@toad: why would he? o_O What does windows.h have to do with anything?
One potential problem I see is that you might not produce enough audio in your audio handler.
if SoundHandler produces 3000 samples but SDL is requesting 4000 samples, you'll end up with 1/4th silence because you'll only use what's remaining in the buffer.
Also... if SoundHandler produces 6000 samples but SDL is requestion 4000, you'll play all 4000 samples, but then will be left with only 2000 in your sound, which means NEXT time the callback is called, you will only fill the buffer halfway.
So unless SDL is requesting the exact
number of samples (or an exact multiple) that SoundHandler is generating... then this code will have periodic gaps of silence.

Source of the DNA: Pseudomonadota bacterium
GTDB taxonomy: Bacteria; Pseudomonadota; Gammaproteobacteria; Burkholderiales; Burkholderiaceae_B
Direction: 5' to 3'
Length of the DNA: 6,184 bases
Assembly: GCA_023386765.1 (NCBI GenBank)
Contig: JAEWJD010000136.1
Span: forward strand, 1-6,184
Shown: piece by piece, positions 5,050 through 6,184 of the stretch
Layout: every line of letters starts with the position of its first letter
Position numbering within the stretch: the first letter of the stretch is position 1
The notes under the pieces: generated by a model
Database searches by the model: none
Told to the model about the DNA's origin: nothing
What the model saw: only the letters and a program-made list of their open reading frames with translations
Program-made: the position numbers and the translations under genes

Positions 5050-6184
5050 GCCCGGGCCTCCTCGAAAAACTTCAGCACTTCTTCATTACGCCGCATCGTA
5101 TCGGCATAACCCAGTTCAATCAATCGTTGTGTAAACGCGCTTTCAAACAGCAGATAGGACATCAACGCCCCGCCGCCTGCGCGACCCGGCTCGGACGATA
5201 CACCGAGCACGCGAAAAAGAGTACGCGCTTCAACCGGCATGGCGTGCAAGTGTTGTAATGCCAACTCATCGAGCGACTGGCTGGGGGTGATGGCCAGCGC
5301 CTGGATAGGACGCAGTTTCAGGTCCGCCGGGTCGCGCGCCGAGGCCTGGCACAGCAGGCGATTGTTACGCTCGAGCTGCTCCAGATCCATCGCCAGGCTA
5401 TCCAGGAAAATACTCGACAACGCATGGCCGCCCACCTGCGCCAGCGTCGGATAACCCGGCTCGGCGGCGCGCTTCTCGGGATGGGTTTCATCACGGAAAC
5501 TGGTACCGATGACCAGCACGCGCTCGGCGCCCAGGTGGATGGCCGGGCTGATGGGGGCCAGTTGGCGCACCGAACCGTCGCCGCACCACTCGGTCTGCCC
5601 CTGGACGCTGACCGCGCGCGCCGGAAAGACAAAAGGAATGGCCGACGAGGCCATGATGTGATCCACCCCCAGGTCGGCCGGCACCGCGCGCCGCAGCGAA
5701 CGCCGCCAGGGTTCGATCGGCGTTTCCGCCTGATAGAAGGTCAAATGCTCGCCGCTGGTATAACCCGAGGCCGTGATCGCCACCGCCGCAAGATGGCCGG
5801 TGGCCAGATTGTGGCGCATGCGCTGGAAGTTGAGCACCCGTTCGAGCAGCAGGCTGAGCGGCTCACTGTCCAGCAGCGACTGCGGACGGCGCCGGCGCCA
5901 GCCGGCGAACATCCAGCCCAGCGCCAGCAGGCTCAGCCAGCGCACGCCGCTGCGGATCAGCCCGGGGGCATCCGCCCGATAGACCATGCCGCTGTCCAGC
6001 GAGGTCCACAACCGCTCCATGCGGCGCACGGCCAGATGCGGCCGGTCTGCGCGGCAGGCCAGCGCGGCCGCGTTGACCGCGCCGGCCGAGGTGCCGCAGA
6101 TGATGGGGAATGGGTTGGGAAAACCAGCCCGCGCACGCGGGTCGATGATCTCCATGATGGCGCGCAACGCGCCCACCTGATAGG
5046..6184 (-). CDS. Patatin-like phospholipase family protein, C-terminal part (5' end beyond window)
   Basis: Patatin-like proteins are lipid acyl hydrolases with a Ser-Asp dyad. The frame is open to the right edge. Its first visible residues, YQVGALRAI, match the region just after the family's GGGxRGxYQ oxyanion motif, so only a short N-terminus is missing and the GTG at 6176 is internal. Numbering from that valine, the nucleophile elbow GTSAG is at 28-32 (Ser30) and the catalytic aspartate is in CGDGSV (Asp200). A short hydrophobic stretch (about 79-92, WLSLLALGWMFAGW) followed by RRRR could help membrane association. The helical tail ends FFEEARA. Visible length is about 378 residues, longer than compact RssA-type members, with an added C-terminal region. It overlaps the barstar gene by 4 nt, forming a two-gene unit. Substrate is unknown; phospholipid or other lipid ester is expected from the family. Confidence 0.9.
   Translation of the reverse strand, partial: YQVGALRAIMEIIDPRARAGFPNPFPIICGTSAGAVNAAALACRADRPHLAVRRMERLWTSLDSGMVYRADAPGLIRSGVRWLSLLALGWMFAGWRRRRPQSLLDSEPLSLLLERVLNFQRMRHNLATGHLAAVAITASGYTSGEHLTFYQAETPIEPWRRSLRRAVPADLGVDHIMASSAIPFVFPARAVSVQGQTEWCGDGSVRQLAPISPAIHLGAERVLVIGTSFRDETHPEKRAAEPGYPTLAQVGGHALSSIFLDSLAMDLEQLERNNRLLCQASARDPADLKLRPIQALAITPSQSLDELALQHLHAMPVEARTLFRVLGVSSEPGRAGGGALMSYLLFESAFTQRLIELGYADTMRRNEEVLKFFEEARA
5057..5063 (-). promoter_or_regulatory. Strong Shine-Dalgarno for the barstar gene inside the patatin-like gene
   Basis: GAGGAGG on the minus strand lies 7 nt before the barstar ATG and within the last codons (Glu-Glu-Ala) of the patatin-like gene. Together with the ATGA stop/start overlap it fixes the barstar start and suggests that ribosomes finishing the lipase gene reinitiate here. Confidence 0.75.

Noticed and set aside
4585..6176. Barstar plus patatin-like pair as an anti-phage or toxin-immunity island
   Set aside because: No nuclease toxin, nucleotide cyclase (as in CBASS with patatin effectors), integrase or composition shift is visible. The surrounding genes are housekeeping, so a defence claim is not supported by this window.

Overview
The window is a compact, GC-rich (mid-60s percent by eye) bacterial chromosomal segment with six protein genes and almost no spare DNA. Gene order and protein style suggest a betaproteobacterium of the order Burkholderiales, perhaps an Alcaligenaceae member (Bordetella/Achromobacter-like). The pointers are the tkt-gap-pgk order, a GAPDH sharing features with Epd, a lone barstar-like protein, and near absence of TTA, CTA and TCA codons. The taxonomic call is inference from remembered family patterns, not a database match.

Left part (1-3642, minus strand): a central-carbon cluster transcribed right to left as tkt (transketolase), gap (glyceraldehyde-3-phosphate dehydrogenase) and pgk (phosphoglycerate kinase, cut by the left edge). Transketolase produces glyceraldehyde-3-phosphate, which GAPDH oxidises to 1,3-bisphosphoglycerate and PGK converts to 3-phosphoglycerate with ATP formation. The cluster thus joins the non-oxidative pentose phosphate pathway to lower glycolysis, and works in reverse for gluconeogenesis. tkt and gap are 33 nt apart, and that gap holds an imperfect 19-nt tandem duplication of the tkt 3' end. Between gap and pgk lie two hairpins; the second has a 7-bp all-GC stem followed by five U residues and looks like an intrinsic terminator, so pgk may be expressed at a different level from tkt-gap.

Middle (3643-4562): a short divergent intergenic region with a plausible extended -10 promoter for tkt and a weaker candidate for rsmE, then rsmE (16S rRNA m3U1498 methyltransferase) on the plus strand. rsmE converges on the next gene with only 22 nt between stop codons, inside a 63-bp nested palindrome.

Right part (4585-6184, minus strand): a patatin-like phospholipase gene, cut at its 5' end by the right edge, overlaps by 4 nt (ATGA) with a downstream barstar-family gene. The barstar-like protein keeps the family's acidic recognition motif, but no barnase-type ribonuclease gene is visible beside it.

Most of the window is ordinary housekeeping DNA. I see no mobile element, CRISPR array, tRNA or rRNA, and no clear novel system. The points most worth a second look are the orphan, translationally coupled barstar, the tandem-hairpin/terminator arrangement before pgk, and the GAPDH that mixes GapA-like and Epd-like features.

The best option I can see in this setup is to not double buffer the audio. This is kind of a wasted step anyway. There's no point (I can see) in loading the audio into soundchannels[i].sound.samples only to copy it to the output buffer. Just load it to the output buffer directly. It'll be faster, it'll use less memory, and you can generate, on demand, exactly how much audio you need.
A "quick fix" without changing how your soundchannels work would be to put all this audio generation in a while loop... so it continues until the soundchannel isn't producing any more audio, or until the output buffer has been completely filled. As of right now you're only giving each channel one pass.
IE: you're doing this:
if( need_to_output_sound_data )
When you should do something like this:
while( audio_is_needed )
On a side note...software audio mixing sucks. This is one of the many reasons I dislike SDL.